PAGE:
I was trying to decide on which agency might best represent me in my freelance career when my elder brother and cousin flew in from the Dominican Republic, recalls Amelia.
They wanted to have a serious discussion with me about the future of our family business back home. It was a time of transition in the family, as many of the generation before us were now in their eighties.
Founded almost a century and a half previously, Grupo Vicini was a great Dominican success story. Having begun its existence in agriculture and commerce, it had subsequently diversified into multiple sectors, including financial services, energy, real estate and tourism.
Over the years, this venerable organization had also withstood colonial conflicts, military uprisings, occupation, and a thirty-year period of authoritarian rule.
As the family members pondered the possibilities, their vision began to take shape. Grupo Vicini could continue its evolution, they thought, by becoming a private asset management firm. The organization would seed other managers who would invest the capital in longterm projects focused upon the Northern Latin America region, a part of the world often overlooked by global investors.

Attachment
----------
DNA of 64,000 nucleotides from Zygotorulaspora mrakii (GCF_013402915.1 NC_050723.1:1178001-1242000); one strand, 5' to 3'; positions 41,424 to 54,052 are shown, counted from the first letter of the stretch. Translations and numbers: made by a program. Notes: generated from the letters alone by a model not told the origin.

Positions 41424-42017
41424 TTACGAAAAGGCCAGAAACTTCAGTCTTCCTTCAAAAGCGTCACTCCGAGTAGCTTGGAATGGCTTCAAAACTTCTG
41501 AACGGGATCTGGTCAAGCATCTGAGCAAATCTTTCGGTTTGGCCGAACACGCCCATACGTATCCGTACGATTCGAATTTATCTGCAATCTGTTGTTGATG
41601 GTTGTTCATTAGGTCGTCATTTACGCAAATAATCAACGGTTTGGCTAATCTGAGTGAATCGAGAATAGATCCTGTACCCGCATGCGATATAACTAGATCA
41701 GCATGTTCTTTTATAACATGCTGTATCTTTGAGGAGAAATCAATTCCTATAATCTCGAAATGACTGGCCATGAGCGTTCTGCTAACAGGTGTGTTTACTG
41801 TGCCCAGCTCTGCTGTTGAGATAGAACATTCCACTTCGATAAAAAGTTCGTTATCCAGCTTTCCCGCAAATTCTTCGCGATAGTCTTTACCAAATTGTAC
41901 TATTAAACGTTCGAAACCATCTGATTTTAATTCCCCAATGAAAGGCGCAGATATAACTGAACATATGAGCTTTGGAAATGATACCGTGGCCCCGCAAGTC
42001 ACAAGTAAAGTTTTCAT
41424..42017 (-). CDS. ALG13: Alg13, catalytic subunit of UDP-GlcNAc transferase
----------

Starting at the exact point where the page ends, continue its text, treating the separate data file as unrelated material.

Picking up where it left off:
I felt really engaged in the whole process, explains Amelia.
I suddenly started to get very excited about the prospect of being a fourth-generation family member helping to transform our company. We had this great sense of responsibility and stewardship, and about striking a path into the future. And we were definitely thinking long-term, asking ourselves where we saw the business in, say, sixty years’ time.